Getting There & Away
For all the details on boat trips in Halong Bay, sections earlier. With a marked improvement in roads around the region, boat transport is not as popular as it once was, but the hydrofoil to Mong Cai remains a good option for anyone overland ing to China. There are daily slow boats connecting Hon Gai with Haiphong (35.000d, three hours). Boats depart Hon Gai at 6.30am, 11am and 4pm. It could be considered a cheap way to do a Halong Bay tour. There arc no longer hydrofoils linking Halong and Haiphong, as travel by road is cheaper and just as fast. From Bai Chay, Mui Ngoc (tell: 847888,Đ Halong) operates hydrofoils to Mong Cai (US$15, three hours) leaving at Sam and 1pm; the ticket office is almost next door to the Mien Tay bus station. The trip is definitely preferable to the long road journey. Book ahead, as demand often outstrips supply. The best way to get to Cat Ba Island is to hop onto the regular tourist boats from Bai Chay tourist-boat dock. It costs 100,000d one way, including a leisurely cruise through the most beautiful parts of the bay. An extra 30,000d brings entry to the most important caves and grottoes in the bay. The whole trip takes about five or six hours, but there are no precise departure times, as it depends on numbers. As always, be prepared for changes !o these schedules.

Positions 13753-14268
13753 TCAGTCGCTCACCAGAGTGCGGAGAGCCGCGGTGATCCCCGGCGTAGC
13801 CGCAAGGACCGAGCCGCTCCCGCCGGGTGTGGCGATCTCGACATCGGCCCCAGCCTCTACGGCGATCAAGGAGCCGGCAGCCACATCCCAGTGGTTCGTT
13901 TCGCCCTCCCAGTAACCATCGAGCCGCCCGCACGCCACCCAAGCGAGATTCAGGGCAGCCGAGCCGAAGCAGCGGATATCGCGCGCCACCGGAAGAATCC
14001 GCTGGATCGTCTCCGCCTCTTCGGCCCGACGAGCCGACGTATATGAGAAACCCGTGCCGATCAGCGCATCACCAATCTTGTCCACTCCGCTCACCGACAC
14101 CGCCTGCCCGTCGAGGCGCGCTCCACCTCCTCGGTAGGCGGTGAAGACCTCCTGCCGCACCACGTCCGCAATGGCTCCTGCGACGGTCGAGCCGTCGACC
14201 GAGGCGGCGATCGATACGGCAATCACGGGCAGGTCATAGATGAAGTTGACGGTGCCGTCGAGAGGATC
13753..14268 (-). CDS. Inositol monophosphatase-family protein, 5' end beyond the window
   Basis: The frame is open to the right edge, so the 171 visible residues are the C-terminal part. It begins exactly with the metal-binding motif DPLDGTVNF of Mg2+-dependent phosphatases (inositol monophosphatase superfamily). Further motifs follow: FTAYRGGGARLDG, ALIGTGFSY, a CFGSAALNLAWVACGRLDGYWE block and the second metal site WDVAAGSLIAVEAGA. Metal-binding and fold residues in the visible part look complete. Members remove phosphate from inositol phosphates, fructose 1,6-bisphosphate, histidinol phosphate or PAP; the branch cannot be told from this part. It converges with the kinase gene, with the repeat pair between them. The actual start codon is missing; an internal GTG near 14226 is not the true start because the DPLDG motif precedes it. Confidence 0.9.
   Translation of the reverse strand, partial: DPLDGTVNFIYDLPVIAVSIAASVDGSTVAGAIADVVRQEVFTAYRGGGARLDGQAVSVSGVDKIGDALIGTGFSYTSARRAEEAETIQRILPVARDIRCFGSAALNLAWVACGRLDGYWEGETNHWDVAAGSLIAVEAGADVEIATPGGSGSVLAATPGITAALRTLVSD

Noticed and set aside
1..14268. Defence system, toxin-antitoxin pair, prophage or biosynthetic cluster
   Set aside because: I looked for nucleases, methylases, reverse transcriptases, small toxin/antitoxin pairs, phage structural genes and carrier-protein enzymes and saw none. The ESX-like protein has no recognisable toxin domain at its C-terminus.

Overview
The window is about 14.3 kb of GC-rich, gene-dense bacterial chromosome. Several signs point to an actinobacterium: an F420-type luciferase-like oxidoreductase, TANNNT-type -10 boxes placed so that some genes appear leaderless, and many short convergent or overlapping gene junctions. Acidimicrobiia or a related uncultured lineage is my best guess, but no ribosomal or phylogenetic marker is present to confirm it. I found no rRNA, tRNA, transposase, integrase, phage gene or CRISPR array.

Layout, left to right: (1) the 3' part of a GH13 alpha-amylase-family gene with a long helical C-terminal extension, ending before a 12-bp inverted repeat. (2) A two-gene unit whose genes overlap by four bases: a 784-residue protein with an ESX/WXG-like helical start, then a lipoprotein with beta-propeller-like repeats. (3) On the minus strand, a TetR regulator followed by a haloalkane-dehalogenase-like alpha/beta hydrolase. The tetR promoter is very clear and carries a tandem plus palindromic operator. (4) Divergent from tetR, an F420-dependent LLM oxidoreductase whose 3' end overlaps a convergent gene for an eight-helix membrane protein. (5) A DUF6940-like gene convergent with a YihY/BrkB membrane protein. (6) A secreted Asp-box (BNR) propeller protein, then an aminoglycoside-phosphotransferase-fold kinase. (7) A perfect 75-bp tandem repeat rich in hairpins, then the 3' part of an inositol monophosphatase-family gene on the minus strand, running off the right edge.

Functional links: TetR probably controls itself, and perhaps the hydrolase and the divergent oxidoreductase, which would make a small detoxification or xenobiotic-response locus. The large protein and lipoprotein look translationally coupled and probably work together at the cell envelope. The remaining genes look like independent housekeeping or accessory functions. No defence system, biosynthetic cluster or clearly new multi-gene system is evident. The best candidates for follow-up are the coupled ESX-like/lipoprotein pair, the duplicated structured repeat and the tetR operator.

Buses from Halong City to Hanoi (40,000d, 31/2 hours) leave from MienTay bus station (Đ Ca Lan) in Bai Chay every 15 minutes. Buses to Haiphong (25,000d, 11/2 hours) depart every 20 minutes from here. Most buses to northeastern destinations start from Mien Tay bus station before passing through Hon Gai bus station (Đ Le Loi). Buses for Mong Cai (42,000d, five hours) and Cai Rong (20.000d, 11/2 hours) for Van Don Island (Dao Cai Bau) depart frequently during daylight hours. There is also one bus a day to Lang Son (45,000d, five hours) at 12.30pm, handy for anyone heading to Manning.
Halong City is 160km from Hanoi and 55km from Haiphong. The one-way trip from Hanoi to Halong City takes about three hours by private vehicle.
Getting Around
Bai Chay is fairly spread out, so metered taxis are a good option for moving around. Mai Linh (tell: 822 226) is a reliable option. Otherwise, there are usually some taxis hanging around near the bus stations or the post office.